Pitcher's return was 'long time coming'

April 29th, 2023

This story was excerpted from Martín Gallegos’ A’s Beat newsletter. To read the full newsletter, click here. And subscribe to get it regularly in your inbox.

OAKLAND -- Taking the mound to pitch in a Major League game is an opportunity  was not sure would come around again.

After bouncing around in the Angels, Cubs, Twins and Marlins organizations from 2014-18, Rucinski’s only option to keep his baseball dream alive came overseas in Korea. Spending the last four years pitching for the NC Dinos of the KBO, he made 121 starts and racked up 732 2/3 innings, going 53-36 with a 3.06 ERA and 657 strikeouts. Signing a one-year deal with the A’s this offseason, Rucinski made his season debut as Oakland’s starting pitcher on Friday night, which marked his first Major League appearance since Sept. 29, 2018.

“It felt like it’s been a long time coming,” Rucinski said after the A’s 11-7 loss to the Reds. “It was exciting to just get back out there and get back into a real game. Just go out there and do what I do.”

Rucinski displayed some of the qualities that intrigued the A’s by pitching to contact and inducing 11 ground-ball outs, though a few defensive miscues behind him hindered his effectiveness. The 34-year-old right-hander finished the night allowing five runs (three earned) on 11 hits and a walk with a strikeout.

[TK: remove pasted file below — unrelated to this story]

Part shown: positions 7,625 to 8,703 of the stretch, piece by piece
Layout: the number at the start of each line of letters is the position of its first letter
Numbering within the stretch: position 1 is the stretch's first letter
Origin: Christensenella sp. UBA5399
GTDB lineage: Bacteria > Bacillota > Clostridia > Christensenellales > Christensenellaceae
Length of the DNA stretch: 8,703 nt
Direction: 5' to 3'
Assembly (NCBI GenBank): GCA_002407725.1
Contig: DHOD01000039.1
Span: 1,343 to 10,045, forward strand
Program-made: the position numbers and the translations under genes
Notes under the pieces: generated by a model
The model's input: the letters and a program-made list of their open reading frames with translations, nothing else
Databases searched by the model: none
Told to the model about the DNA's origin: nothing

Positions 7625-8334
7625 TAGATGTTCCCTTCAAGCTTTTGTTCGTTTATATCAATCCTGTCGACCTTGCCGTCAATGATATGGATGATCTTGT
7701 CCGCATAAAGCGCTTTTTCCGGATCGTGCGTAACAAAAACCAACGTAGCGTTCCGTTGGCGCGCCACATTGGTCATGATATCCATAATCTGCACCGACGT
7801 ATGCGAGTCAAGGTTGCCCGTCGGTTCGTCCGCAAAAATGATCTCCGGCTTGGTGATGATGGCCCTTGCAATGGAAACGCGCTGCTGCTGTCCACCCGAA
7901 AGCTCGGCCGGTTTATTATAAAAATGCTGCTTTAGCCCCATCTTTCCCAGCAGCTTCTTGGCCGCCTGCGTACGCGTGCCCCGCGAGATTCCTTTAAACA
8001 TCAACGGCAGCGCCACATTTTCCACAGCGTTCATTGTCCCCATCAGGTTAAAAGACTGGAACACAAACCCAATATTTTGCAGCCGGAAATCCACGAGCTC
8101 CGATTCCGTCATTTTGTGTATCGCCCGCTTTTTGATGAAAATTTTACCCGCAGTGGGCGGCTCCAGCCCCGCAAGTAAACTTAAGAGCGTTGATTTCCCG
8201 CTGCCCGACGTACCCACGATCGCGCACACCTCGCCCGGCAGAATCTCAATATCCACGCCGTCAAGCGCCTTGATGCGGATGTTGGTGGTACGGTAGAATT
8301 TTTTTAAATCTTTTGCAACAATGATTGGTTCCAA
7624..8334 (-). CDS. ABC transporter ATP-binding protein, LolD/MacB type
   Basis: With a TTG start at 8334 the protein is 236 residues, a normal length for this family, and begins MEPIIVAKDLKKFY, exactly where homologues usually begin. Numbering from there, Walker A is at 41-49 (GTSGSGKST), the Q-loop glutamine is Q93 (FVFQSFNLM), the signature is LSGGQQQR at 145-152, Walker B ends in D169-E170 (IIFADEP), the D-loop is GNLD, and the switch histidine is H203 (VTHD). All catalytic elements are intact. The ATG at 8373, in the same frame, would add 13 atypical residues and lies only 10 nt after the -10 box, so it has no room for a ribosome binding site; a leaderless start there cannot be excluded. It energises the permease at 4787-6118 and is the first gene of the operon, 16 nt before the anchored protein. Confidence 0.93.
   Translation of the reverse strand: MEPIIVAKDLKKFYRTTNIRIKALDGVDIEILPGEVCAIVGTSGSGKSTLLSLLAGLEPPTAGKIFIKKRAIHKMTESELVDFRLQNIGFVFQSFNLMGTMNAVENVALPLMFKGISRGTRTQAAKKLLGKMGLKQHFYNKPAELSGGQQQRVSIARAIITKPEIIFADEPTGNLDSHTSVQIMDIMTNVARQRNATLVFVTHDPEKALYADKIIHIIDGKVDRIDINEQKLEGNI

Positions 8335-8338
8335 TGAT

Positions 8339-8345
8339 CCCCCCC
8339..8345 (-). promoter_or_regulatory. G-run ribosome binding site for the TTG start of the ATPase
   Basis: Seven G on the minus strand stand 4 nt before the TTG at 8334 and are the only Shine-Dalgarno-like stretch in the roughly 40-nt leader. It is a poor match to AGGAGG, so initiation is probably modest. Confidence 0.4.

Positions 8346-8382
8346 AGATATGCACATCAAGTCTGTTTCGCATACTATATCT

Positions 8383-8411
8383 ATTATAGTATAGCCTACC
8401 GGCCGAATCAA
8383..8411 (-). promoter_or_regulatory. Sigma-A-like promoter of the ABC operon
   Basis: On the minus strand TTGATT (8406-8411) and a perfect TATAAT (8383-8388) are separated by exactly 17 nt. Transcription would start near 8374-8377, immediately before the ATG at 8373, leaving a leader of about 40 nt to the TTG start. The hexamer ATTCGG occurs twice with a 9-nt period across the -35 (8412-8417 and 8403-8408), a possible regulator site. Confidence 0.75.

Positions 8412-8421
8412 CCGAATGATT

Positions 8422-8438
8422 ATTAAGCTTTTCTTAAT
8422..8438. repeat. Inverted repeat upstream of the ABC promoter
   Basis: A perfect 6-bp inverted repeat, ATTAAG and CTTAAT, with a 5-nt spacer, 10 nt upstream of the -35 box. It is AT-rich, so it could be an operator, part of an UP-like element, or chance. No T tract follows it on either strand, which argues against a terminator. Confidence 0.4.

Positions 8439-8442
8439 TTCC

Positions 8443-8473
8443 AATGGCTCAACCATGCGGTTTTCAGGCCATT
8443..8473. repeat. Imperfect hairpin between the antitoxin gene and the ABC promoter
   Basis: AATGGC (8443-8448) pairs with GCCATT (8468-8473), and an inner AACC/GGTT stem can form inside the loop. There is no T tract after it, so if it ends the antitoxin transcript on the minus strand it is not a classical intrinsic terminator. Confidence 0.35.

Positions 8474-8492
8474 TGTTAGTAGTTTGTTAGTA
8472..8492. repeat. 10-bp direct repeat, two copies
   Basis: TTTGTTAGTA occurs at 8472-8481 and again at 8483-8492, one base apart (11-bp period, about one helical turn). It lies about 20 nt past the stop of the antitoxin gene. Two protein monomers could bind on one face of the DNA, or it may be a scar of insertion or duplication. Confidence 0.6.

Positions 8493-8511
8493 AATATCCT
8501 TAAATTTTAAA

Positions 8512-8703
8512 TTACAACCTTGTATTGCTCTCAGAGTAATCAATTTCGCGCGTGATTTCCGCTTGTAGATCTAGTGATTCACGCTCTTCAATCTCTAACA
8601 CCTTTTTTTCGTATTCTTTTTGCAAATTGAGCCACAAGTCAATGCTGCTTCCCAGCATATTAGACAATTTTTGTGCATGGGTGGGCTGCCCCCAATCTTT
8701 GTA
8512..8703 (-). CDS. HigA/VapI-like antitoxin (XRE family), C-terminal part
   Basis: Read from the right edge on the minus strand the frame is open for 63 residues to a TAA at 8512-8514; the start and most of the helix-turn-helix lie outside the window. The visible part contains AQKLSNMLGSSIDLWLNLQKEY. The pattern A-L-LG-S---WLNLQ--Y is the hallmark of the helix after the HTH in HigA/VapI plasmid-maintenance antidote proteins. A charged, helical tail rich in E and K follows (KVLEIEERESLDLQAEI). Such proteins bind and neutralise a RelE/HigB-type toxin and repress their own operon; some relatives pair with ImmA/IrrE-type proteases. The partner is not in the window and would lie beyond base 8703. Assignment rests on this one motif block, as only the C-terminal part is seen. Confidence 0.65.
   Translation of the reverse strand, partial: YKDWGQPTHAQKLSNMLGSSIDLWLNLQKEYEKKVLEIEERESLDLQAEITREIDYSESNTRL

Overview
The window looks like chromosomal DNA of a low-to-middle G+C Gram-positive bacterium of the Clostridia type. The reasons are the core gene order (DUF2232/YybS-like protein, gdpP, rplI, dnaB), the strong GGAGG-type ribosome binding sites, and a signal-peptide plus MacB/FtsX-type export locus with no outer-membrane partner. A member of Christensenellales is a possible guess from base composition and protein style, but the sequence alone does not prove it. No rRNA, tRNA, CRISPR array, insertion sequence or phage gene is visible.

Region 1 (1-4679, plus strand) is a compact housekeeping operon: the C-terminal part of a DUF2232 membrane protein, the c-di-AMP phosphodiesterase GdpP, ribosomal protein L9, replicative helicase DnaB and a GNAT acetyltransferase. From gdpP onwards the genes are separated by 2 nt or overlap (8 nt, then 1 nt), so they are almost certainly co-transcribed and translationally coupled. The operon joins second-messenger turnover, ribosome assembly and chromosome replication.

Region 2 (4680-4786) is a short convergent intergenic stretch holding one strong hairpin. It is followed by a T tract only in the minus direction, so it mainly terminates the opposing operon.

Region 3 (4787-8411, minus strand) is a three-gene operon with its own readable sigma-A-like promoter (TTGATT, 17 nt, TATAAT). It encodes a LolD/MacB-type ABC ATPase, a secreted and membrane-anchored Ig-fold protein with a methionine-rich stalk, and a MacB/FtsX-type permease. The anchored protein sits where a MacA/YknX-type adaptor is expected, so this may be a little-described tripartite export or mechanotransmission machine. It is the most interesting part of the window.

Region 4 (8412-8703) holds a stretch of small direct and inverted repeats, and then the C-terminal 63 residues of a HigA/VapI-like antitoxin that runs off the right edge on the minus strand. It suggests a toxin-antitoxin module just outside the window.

The final line was secondary, though. Beyond the five-year drought of big league action, Rucinski was making only his second Major League start. His first start came way back on April 14, 2015, as a member of the Angels at Globe Life Park in Arlington, Texas.

In going eight years between Major League starts, Rucinski joined baseball royalty. The last A’s pitcher to make a start who had not started in the Majors over at least the previous eight years? Hall of Famer Satchel Paige, whose start for the Kansas City A’s on Sept. 26, 1965, came 12 years after his previous start in 1953 for the St. Louis Browns.

“That is a pretty crazy stat,” Rucinski said of the historic feat. “I didn’t know that. That’s pretty wild. Baseball is a crazy sport. That’s all I can put that up to. You never know what’s going to happen.”

It has been quite the unorthodox professional baseball career for Rucinski. Originally signed by Cleveland in 2011 as an undrafted free agent out of Ohio State University, he was released in '12 and hit the independent circuit for two years by playing for the Rockford RiverHawks of the Frontier League. Signed by the Angels in '13, Rucinski received his first call to the big leagues in ‘14 but was designated for assignment after just three appearances.

“I’m super fortunate to still be out here getting to play,” Rucinski said. “I don’t take any day for granted. Every day, I’m appreciative of being here and putting the hard work in to be the best that I can.”

As significant as this start was for his baseball journey, Rucinski views it as only a small chapter. Next is the comeback story, which he’ll get a chance to continue writing as a member of the A’s starting rotation going forward in 2023.

“It’s just a stepping stone to getting to where I want to be,” Rucinski said. “Hopefully, stuff just keeps picking up -- sharpness and velocity. I feel like I can get outs, and I just want to keep doing that and get better at it.”